The flip side is that I try to be aware of kids who travel alone and try to keep an eye on them. About six years ago, while waiting to board a flight from Philly to Salt Lake for April Conference, I saw a boy, maybe 11 or 12, wearing a BYU T-shirt being escorted onto the plane by an airline official. When I got to my row, lo and behold, the kid was sitting in the window seat while I had aisle. I took my seat and introduced myself. He seemed shy, but said his name was Scott. I asked if he was visiting Utah or going home. Scott said he was visiting his aunt and uncle in Wilmington, Dela., during spring break, but lives in Kaysville. I didn't bother asking if Scott was Mormon. Didn't have to. All he was missing was a nametag, a Tupperware of green Jello and a CTR ring.

Just then, our row mate, a strikingly beautiful African American young woman tapped my shoulder to tell me she had the middle seat. As I got up to let her in, she was struggling with an oversized carryon, so I made space in the overhead compartment and squeezed her bag in.

She thanked me profusely as she took her seat.

I asked if she's from Utah or just going through and she replied she only had an hour in Salt Lake for a connecting flight to Sacramento, her hometown, which accounted for the big bag she didn't check.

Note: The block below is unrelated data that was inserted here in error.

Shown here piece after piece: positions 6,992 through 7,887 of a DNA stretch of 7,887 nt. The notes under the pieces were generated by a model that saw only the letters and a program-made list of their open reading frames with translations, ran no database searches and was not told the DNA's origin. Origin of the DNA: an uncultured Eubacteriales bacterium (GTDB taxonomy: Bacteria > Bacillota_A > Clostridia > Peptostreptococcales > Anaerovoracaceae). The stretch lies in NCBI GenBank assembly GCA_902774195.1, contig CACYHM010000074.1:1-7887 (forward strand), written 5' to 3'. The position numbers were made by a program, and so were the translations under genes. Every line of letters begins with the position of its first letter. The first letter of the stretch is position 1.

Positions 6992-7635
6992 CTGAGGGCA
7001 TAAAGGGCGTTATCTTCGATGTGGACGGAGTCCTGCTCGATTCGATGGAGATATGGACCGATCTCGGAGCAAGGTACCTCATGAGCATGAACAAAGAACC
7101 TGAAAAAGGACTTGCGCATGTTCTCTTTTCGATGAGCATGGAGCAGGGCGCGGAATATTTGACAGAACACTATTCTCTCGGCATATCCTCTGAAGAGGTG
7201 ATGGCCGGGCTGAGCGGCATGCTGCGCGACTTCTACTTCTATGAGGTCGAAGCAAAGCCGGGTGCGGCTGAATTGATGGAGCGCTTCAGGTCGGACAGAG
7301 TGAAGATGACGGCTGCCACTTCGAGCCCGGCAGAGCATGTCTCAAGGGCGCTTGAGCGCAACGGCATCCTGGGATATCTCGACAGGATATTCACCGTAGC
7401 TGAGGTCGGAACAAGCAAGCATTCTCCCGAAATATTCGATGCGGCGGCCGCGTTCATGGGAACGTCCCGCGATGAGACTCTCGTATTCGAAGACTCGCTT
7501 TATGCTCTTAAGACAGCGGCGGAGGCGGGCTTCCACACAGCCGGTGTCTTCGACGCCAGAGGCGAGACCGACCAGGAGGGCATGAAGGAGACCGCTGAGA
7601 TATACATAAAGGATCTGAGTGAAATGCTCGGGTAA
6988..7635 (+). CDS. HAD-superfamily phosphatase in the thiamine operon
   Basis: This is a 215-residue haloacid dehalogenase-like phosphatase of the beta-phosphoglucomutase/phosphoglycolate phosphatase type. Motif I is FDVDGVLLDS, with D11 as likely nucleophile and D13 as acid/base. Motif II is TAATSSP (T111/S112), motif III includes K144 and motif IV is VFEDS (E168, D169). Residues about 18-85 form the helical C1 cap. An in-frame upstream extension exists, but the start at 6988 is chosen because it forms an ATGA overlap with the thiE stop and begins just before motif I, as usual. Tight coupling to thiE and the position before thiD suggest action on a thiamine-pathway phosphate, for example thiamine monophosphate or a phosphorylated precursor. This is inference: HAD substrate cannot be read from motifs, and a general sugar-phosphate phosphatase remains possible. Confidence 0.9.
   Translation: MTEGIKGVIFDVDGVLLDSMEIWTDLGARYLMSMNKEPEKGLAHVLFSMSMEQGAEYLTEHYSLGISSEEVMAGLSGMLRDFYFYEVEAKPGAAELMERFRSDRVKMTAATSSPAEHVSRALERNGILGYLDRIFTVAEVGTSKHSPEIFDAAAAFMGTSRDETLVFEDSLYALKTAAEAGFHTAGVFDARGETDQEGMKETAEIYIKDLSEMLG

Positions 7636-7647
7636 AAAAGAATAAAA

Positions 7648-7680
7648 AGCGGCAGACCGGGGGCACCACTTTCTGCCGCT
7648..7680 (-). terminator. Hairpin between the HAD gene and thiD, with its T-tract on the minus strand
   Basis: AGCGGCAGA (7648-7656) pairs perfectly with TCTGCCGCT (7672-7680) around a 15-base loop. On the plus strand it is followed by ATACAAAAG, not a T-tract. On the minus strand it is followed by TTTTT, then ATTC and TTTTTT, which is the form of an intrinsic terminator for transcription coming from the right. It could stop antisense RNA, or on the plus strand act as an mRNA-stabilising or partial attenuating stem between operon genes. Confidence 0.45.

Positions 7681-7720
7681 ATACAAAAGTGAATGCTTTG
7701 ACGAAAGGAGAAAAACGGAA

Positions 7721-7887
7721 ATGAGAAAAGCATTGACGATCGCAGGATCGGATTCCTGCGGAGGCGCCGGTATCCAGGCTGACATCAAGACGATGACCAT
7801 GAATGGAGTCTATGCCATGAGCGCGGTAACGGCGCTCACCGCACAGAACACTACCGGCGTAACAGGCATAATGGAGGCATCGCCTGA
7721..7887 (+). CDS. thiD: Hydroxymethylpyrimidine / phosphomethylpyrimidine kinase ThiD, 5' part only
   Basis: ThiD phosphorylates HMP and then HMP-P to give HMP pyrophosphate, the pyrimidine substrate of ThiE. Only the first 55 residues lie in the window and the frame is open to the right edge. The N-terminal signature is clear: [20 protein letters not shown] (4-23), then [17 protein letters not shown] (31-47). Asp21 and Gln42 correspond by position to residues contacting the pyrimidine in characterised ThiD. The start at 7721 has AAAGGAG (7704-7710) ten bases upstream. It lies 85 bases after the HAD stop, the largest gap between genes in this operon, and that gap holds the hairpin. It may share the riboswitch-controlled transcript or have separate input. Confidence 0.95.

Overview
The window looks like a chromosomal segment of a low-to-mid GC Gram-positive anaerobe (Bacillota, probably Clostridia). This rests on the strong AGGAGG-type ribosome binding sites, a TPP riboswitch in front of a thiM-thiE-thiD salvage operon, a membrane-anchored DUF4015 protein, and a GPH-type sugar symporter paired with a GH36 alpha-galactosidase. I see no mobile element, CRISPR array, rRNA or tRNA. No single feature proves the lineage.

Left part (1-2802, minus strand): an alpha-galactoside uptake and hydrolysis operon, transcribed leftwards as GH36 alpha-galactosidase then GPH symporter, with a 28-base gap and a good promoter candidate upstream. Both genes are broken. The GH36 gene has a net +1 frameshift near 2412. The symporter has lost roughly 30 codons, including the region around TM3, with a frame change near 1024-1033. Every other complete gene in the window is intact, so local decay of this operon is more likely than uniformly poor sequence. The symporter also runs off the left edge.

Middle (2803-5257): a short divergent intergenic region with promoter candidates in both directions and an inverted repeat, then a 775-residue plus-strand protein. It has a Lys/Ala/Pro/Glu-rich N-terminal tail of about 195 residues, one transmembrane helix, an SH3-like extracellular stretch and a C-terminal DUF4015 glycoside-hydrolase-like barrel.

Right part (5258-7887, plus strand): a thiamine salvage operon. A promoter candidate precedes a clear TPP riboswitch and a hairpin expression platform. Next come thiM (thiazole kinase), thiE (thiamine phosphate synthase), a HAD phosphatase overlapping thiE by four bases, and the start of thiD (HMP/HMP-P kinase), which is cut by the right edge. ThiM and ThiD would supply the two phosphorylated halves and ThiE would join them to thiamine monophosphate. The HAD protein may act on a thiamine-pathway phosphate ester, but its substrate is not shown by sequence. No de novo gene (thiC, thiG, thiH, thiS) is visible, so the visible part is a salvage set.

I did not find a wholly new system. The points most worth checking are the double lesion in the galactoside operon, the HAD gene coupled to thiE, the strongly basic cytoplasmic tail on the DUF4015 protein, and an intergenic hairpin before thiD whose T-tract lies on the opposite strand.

An hour into the flight, she was reading a small Bible, which caught my attention.

Wondering how I might gracefully spur conversation, I decided to ask a question that I felt certain I knew the answer to but hoped would pique her interest. The opportunity came when the flight attendants served our snacks and drinks. As I passed her Pepsi and peanuts to her, I casually asked, "Couldn't help but notice what you're reading. Are you a Christian?"

"I am." She allowed a few seconds to hang in the air before she succumbed to her own curiosity. "Are you?"

"I am."

"Are you Catholic or Protestant?" she asked.

"Neither. I'm a Latter-day Saint. Mormon."

I learned her name was Allison; she graduated from Stanford in micro-biology and was in medical school at Penn State. She was headed home for a girlfriend's wedding, which was partly why she was reading the Bible. Though she grew up Catholic, a few of her girlfriends at Stanford were Baptist, including the one getting married, but also her boyfriend, who was studying for the ministry. As a medical student, she was also trying to reconcile her faith and science.